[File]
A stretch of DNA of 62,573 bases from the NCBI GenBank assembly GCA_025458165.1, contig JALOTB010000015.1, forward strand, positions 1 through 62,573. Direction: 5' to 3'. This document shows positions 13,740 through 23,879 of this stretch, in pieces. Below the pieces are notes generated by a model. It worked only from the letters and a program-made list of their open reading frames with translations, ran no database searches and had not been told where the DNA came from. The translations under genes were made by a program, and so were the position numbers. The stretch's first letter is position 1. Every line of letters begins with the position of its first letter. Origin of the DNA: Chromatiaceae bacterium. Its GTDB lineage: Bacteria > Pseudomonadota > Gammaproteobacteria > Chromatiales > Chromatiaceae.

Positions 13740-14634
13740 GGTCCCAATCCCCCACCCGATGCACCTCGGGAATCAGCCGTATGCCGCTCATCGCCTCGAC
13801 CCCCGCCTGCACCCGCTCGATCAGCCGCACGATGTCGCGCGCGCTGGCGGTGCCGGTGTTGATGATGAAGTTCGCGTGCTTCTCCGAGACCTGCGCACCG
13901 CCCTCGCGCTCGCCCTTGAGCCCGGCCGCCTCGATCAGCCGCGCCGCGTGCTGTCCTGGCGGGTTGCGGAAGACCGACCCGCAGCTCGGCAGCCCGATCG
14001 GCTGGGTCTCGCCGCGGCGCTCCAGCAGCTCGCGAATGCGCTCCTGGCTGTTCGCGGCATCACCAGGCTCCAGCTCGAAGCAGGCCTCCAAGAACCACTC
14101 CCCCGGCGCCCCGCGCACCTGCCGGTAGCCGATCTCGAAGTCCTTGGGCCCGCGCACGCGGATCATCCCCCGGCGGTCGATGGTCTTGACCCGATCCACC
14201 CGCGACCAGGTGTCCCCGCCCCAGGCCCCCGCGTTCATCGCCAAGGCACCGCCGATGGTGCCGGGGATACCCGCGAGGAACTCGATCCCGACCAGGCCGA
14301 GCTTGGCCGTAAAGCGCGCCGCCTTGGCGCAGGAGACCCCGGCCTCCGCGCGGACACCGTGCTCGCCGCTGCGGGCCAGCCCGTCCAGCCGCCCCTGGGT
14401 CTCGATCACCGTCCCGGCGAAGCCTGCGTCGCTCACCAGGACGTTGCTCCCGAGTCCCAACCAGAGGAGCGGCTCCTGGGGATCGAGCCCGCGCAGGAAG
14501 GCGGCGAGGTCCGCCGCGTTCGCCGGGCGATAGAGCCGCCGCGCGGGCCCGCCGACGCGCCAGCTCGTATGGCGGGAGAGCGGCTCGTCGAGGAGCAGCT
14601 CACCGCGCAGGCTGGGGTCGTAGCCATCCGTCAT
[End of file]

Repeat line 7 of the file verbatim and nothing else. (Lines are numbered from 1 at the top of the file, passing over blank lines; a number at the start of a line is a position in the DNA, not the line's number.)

14101 CCCCGGCGCCCCGCGCACCTGCCGGTAGCCGATCTCGAAGTCCTTGGGCCCGCGCACGCGGATCATCCCCCGGCGGTCGATGGTCTTGACCCGATCCACC